As of today, there are 336 days remaining until opening ceremonies of the 2020 Summer Olympics in Tokyo, Japan.
Yet there are only 12 days left in the three-week public voting period that will contribute greatly to the list of new inductees for the 2019 U.S. Olympic Hall of Fame class.
Idaho voters can cast online ballots for Hailey’s Muffy Davis and former Wood River Valley resident Dara Torres. The voting period is Aug. 12-Sept. 3. Visit teamusa.org/HallofFame to vote.
This is the first year since 2012 that the Olympic Hall of Fame has enshrined a new class. Nominations for the 2019 class were made at teamusa.org in a three-week period from March 12-April 2.
The Class of 2019 will be announced in late September, and inducted in November.
Besides the tally of the public vote, finalists will be voted upon by members of the U.S. Olympic and Paralympic families, and National Governing Bodies.
The new class will include five Olympians, three Paralympians, two legends, one Olympic or Paralympic team, one Olympic or Paralympic coach, and one special contributor.
Muffy Davis, 46, a three-time Olympian (alpine skiing 1998, 2002 and cycling 2012) won five Paralympic medals including three gold medals.
A member of the U.S. Ski and Snowboard Association Hall of Fame, Davis is one of nine Paralympians on this year’s Olympic ballot.
Dara Torres, 52, now of Dover, Mass., is one of 15 Olympians on the 2019 ballot. Besides Torres, the list includes basketball’s Lisa Leslie and Anne Donovan, beach volleyball’s Misty May-Treanor, short track speedskater Apolo Anton Ohno and freestyle skier Jonny Moseley.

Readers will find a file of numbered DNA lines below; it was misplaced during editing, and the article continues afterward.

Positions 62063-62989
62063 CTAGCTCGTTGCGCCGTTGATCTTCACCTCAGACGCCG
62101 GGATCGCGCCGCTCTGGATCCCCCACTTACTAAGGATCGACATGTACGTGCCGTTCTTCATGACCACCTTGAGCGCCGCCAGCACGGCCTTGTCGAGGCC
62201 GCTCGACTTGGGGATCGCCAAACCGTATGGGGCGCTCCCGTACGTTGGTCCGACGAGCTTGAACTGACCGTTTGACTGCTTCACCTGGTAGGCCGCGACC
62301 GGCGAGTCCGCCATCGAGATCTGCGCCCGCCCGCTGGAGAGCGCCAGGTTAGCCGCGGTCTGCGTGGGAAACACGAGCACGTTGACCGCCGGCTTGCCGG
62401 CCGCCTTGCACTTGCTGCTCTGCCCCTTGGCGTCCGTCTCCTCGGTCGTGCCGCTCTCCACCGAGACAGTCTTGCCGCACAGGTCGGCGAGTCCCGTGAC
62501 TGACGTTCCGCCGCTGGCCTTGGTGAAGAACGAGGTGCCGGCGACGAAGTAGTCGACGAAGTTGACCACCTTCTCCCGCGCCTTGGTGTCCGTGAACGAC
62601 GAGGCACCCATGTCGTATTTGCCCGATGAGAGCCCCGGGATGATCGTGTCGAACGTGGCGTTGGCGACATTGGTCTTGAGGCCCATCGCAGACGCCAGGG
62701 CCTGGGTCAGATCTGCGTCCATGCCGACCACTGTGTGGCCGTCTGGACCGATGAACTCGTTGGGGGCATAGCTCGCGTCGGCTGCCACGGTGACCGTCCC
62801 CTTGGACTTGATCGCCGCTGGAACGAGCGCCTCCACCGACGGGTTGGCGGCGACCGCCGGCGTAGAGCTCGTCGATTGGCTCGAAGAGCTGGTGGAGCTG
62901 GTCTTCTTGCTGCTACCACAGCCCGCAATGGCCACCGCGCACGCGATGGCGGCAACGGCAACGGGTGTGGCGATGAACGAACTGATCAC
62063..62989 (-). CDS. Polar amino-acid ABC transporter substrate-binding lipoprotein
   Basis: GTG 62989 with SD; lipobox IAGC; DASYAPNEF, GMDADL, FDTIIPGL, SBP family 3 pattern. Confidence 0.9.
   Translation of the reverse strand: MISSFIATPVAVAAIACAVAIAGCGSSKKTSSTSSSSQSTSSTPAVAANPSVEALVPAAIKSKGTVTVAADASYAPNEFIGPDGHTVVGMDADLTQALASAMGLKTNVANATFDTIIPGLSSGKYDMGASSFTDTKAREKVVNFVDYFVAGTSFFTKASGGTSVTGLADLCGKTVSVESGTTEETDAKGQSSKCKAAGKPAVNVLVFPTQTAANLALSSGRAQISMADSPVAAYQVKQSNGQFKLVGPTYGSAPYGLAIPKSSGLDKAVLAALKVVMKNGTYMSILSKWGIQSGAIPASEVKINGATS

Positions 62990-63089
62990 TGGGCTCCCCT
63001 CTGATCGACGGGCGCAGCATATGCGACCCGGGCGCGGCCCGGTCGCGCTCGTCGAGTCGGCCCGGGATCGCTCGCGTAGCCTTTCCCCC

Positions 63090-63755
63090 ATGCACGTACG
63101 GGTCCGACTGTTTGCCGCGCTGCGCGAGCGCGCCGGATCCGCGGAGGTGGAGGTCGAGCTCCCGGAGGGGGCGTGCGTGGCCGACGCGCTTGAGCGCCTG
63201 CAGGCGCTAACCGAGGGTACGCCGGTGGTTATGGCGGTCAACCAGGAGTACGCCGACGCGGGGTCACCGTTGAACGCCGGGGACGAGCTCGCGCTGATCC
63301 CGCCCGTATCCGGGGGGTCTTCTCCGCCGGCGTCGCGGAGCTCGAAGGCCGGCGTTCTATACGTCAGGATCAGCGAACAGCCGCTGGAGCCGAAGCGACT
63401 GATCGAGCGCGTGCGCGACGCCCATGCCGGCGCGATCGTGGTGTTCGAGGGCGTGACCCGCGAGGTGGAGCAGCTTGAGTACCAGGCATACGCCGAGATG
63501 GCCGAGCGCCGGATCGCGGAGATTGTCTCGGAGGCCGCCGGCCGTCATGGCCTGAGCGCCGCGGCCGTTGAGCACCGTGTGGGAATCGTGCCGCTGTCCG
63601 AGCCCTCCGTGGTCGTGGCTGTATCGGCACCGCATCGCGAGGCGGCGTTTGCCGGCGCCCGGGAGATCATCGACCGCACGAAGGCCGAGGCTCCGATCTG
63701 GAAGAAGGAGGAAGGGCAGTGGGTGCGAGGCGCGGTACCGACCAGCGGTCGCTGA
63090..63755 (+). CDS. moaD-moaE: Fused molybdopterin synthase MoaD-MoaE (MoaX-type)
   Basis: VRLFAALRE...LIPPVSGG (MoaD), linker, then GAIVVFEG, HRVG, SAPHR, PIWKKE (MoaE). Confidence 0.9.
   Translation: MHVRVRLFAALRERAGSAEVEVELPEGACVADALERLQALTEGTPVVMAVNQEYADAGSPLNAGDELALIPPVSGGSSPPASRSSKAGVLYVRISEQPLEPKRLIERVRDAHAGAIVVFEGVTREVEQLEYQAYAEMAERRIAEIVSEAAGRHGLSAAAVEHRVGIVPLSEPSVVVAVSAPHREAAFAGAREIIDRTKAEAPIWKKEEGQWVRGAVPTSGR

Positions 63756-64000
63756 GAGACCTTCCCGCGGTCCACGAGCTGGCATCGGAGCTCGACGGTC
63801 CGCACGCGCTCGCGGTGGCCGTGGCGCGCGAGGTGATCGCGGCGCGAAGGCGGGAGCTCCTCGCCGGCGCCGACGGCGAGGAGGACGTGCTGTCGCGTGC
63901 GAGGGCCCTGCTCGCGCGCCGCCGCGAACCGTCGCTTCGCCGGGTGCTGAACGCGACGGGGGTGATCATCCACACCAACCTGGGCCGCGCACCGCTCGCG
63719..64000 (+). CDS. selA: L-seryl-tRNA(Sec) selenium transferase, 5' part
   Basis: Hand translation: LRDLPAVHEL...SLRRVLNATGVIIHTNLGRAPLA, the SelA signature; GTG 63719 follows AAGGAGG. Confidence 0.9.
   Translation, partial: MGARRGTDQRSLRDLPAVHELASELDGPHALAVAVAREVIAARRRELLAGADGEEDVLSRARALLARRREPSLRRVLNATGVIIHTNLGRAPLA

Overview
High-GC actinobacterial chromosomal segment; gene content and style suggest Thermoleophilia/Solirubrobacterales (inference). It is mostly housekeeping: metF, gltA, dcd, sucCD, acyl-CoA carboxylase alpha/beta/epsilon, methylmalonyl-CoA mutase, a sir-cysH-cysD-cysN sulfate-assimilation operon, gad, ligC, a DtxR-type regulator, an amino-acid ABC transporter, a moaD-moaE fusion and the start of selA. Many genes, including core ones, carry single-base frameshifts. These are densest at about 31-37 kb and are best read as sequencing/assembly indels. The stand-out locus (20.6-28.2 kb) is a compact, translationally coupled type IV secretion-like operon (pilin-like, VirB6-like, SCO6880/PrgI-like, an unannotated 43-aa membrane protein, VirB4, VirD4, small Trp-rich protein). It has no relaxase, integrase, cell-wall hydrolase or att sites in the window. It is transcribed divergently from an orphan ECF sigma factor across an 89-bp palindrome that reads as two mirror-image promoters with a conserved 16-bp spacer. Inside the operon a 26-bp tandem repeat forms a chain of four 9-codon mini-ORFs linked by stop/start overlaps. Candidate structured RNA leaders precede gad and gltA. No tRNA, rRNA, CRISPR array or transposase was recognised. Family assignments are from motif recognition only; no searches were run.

Torres is known for her longevity and achievements in swimming.
A five-time Olympian (1984, 1988, 1992, 2000 and 2008), Torres won 12 Olympic medals including four gold, captured 16 national titles and set eight U.S. swimming records.
She was the most decorated female athlete at the 2000 Sydney Olympics with five medals including golds in the 400 medley and freestyle relays. In 2008, at age 41, she became the oldest female swimmer to ever compete in the Olympics.
Beginning with its first class in 1983, the U.S. Olympic Hall of Fame has 141 inductees including 109 individual Olympians and Paralympians, four coaches and 18 special contributors. In addition, there are 10 Olympic teams.
The first Olympic Hall of Fame class in 1983 included Johnny Weissmuller, Jim Thorpe, Jesse Owens, Rafer Johnson, Peggy Fleming Jenkins, Muhammed Ali, Bob Beamon, Dick Button, Eric Heiden, Mark Spitz, Al Oerter and Don Schollander.
Sun Valley inductees are Dick Fosbury (inducted in 1992) and Picabo Street (2009).
Others Olympic Hall of Famers are Andrea Mead Lawrence (2009), Carol Heiss (2008), Herb Brooks (2006), Kristi Yamaguchi (2006), Edwin Moses (1985), Phil Mahre (1992), Carl Lewis (1985), Scott Hamilton (1990), Dorothy Hamill (1991), Brian Boitano (2008) and Tenley Albright (1988).
Hall of Fame teams include the 1960 and 1980 U.S. men’s hockey teams, and 1996 U.S. Olympic women’s soccer team.
Starting in early 2020, the U.S. Olympic and Paralympic Hall of Fame will be housed at the U.S. Olympic and Paralympic Museum in Colorado Springs, Co.
This year’s new Olympic class will continue a system where new Hall of Fame classes will be inducted every two years. Previous classes were inducted annually from 1983-92, and every two years from 2004-12.
The last class enshrined in 2012 included Gail Devers, Jean Driscoll, Lisa Fernandez, Gary Hall Jr., Kristine Lilly, Dan O’Brien, Jenny Thompson, James Connolly, Ted Stevens and Ed Temple.